Those al-Qaeda ships, planes, and troops simply aren’t there. The reality is that al-Qaeda lacks the manpower and the resources to invade, conquer, and occupy the United States. It’s simply not a possibility.
So how do we explain the fact that people have been attacking U.S. troops in Afghanistan for 12 years and, until late 2011, 8 years in Iraq? How do we explain the terrorist attacks on 9/11 and, previously, on the World Trade Center in 1993, on the USS Cole, and on the U.S. embassies in East Africa?
None of those attacks had anything to do with a plan to invade and conquer the United States and enslave the American people. After all, notice that not even the 9/11 attacks were followed up with armies of invading jihadists who were hoping to take over the reins of power, including the presidency, the Congress, the judiciary, IRS, DEA, ICE, and the thousands of other federal departments and agencies.
So why have they been killing Americans ever since the fall of the Soviet Union? The answer is very simple: They want the U.S. national-security state out of their part of their world. Their position is: Go home. Leave us alone. Do not come back.
The U.S. national-security state obviously takes an opposite position: that it has the rightful authority to be over there, enforcing sanctions, embargoing, invading, occupying, assassinating, kidnapping, torturing, effecting regime change, installing brutal dictators, supporting dictatorial regimes with foreign aid, and influencing elections with the intent of getting pro-U.S. officials into power.
That’s what the fighting and killing are all about. Not about al-Qaeda’s wanting to take over America, but simply about one side’s saying, “Butt out of our part of the world” and the other side’s saying, “Not a chance.”
So what does this have to do with defending our nation and protecting the rights and freedoms of the American people? In the minds of national-security state officials, it has everything to do with such concepts.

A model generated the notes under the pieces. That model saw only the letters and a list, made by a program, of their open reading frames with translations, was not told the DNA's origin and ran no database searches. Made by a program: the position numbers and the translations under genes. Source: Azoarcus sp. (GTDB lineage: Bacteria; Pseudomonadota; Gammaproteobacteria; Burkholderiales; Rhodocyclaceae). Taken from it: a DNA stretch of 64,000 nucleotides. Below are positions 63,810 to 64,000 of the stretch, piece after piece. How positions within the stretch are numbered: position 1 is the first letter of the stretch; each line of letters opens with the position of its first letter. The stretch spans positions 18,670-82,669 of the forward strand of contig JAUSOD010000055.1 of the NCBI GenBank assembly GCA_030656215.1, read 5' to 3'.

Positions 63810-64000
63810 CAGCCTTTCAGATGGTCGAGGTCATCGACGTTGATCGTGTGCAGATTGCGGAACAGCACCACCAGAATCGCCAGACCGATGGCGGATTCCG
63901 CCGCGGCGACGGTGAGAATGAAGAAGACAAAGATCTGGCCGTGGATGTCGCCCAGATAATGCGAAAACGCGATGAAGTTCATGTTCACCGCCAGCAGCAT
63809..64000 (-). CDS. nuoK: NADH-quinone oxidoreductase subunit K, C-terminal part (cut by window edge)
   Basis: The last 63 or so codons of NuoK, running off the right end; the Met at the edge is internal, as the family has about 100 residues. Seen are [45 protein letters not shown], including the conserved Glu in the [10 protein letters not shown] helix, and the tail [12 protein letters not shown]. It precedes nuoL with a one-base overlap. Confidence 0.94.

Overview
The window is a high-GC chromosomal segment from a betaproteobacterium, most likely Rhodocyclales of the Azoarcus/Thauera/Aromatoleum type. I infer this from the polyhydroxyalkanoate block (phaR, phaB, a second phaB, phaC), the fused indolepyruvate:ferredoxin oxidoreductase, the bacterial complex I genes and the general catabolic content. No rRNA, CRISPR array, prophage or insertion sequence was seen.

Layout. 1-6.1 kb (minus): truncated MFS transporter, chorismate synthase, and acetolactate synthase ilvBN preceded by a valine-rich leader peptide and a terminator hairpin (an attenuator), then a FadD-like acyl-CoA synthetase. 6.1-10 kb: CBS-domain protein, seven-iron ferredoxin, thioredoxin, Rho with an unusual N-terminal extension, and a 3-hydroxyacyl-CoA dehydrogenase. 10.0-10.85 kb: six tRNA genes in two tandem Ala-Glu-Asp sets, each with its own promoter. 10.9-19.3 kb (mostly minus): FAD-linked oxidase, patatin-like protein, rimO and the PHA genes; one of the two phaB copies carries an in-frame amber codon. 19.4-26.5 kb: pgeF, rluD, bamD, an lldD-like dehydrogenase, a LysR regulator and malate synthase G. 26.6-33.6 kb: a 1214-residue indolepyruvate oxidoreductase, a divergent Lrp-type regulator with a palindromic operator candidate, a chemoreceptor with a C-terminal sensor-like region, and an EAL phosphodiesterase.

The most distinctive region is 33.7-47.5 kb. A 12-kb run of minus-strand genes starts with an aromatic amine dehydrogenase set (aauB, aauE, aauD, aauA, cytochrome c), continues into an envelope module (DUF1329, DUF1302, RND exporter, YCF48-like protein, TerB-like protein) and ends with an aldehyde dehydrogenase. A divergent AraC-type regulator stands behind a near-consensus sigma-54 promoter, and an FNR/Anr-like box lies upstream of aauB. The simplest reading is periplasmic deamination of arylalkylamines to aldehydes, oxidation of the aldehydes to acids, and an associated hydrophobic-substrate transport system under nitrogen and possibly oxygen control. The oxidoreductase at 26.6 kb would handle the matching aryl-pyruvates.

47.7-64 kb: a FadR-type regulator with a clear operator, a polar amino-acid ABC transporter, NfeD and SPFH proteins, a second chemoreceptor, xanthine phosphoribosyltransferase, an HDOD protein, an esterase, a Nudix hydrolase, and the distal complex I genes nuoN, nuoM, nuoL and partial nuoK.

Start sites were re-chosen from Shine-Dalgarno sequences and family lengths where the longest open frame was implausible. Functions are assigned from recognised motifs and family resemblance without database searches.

But how is that possible, given that al-Qaeda isn’t even remotely capable of invading and conquering America and taking away our freedoms?
The answer is the way that U.S. officials — and, indeed, most of the American people — view the concepts of “national defense” and the protection of “our rights and freedoms.” In their minds, our “rights and freedoms” as Americans entail the authority of the U.S. government to police the world by intervening in the affairs of other nations with such things as sanctions, embargoes, invasions, occupations, and foreign aid. In their minds, interventionism is part of what makes an American. U.S. officials and their interventionist supporters believe that it’s all part of America’s heritage of freedom and “national defense.”
So when foreigners resist that “heritage” of freedom, they’re considered to be attacking America and trying to take away our “rights and freedom” to police the world. And when U.S. forces put down foreigners’ resistance to such “freedom,” the troops are convinced that they’re defending our nation and the “rights and freedoms” of the American people. And so are most Americans, which is why they praise the troops for defending our rights and freedoms as they wreak death and destruction on those who are resisting the U.S. intervention in their countries and who are saying by their words and actions: Get out. Go home. Leave us alone.